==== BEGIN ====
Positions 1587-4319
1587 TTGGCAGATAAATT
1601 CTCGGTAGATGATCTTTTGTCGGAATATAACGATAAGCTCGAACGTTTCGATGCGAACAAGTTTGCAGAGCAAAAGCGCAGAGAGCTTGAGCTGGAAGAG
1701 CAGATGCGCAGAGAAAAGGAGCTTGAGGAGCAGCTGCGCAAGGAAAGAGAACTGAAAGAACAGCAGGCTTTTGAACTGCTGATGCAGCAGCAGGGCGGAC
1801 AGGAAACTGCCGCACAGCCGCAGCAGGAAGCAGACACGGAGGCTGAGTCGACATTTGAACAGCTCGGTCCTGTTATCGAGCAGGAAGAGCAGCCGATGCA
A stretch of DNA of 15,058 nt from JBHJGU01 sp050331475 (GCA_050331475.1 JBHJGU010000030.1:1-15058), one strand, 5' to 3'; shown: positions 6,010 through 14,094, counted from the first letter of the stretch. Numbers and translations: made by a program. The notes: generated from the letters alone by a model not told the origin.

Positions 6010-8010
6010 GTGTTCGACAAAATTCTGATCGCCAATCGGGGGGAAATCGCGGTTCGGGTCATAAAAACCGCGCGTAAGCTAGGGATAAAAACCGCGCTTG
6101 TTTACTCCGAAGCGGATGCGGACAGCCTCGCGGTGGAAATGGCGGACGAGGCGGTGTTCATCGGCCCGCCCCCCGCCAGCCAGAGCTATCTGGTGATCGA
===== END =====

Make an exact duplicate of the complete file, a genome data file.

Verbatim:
Positions 1587-4319
1587 TTGGCAGATAAATT
1601 CTCGGTAGATGATCTTTTGTCGGAATATAACGATAAGCTCGAACGTTTCGATGCGAACAAGTTTGCAGAGCAAAAGCGCAGAGAGCTTGAGCTGGAAGAG
1701 CAGATGCGCAGAGAAAAGGAGCTTGAGGAGCAGCTGCGCAAGGAAAGAGAACTGAAAGAACAGCAGGCTTTTGAACTGCTGATGCAGCAGCAGGGCGGAC
1801 AGGAAACTGCCGCACAGCCGCAGCAGGAAGCAGACACGGAGGCTGAGTCGACATTTGAACAGCTCGGTCCTGTTATCGAGCAGGAAGAGCAGCCGATGCA
A stretch of DNA of 15,058 nt from JBHJGU01 sp050331475 (GCA_050331475.1 JBHJGU010000030.1:1-15058), one strand, 5' to 3'; shown: positions 6,010 through 14,094, counted from the first letter of the stretch. Numbers and translations: made by a program. The notes: generated from the letters alone by a model not told the origin.

Positions 6010-8010
6010 GTGTTCGACAAAATTCTGATCGCCAATCGGGGGGAAATCGCGGTTCGGGTCATAAAAACCGCGCGTAAGCTAGGGATAAAAACCGCGCTTG
6101 TTTACTCCGAAGCGGATGCGGACAGCCTCGCGGTGGAAATGGCGGACGAGGCGGTGTTCATCGGCCCGCCCCCCGCCAGCCAGAGCTATCTGGTGATCGA